The Unclaimed Baggage Center captured my imagination from the first time I read about it, on the internet, around 1998. I never dreamed I would one day find myself in Scottsboro, Alabama, ready to head through the front door.
We already own everything we need (more, in fact), so my interest was not in finding bargains, although I am sure there are there to be found. Instead, I was simply curious – intensely curious. What is this place? How did it come into being? How do they get hold of “unclaimed baggage”, and what do they do with it? Why is it in northern Alabama, rather than an airline hub city?
Thanks to our reader, Dan, we had an “in”. We arrived around 10 am and, after we wandered through the store for 20 minutes or so, stepped up to the customer service desk and asked for Brenda Cantrell, the Director of Marketing. A phone call to the administration building, a short wait for us, and there she was, a vivacious dynamo, ready to answer every question we had plus those we hadn’t formulated yet.
Brenda is a Scottsboro native who grew up with the Unclaimed Baggage Center. Though she never intended to work there – partly because employees are not allowed to buy merchandise until it has been on the retail floor for at least 3 days, and she didn’t want to have to wait that long – she has been employed there for since she graduated from college (12 years, I think she said). She seemed to us to be a perfect fit for the job – funny, knowledgeable and extroverted. She regaled us with stories of Oprah’s visit to the store, and interviews with all the major news outlets and morning news shoes. She is a natural for the job.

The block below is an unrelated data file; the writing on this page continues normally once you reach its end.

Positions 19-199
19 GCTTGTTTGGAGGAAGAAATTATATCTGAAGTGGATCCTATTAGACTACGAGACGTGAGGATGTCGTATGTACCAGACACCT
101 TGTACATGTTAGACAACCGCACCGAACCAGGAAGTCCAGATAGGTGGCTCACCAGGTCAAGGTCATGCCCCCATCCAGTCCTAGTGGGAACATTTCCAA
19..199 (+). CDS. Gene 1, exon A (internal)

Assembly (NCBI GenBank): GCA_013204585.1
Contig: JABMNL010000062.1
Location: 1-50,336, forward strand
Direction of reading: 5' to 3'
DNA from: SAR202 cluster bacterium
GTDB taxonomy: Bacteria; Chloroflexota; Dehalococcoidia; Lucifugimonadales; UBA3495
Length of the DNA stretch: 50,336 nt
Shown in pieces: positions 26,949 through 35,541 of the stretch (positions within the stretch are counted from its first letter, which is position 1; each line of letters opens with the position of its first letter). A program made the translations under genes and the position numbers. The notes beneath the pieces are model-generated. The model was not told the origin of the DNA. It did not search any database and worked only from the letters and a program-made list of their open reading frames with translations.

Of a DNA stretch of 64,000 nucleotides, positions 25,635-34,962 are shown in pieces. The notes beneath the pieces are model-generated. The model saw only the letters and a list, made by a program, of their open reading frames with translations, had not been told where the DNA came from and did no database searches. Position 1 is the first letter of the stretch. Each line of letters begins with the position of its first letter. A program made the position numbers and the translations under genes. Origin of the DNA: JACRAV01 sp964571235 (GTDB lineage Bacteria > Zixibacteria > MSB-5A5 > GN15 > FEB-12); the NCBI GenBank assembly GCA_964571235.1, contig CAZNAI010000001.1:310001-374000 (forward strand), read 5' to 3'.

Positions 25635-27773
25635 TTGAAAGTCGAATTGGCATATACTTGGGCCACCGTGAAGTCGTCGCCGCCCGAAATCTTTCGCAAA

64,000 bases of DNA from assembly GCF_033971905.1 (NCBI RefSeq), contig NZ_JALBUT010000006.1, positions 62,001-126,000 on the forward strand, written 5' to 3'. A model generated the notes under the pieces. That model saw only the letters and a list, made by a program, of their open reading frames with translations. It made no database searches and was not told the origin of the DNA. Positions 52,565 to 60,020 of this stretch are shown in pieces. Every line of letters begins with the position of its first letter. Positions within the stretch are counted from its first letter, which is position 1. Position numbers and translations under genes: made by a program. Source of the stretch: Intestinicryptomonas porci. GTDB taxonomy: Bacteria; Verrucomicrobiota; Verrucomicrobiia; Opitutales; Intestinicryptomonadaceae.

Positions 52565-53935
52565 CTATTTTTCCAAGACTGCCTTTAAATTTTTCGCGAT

No, the Unclaimed Baggage Center isn’t run by the airlines. It was started decades ago when a friend of the founders, who worked for Greyhound, asked them if they wanted to buy, sight unseen, a pickup load of unclaimed baggage that he needed to unload. They did buy it and, upon examining their purchases, saw an opportunity. I don’t remember all the details of “then until now” – truthfully, I was too focused on Brenda’s accent and storytelling skills to remember it all – but the “now” part is fun and impressive.
The UBC, still family owned, is the only place in the US that buys the airline’s unclaimed baggage – which becomes “unclaimed” in one of two ways: it is lost for more than 90 days, and there is no identification inside or out that allows it to be united with its owner, or it is a carry-on left behind by its owner and not reclaimed. The baggage is purchased sight unseen in container loads.
When new baggage arrives, it goes to the sorters. Brenda explained it like this: a sorter sits at an organizing table and opens the bag. Each item is removed and sorted. Small, not valuable items – pens, pencils, pads and stationary, for instance – are bundled together in a clear container to be sold as a batch. Books go into another pile. Jewelry is separated out, and so are cosmetics, perfumes, toiletries. Shoes go into the shoe pile. Clothes are examined and sorted, with items to be donated in one pile, items to be sold in another. (By the way, 40% of the clothing is donated to non-profits for resale.) If clothing that can be resold is stained, it is immediately spot-treated. And the suitcase goes into another pile.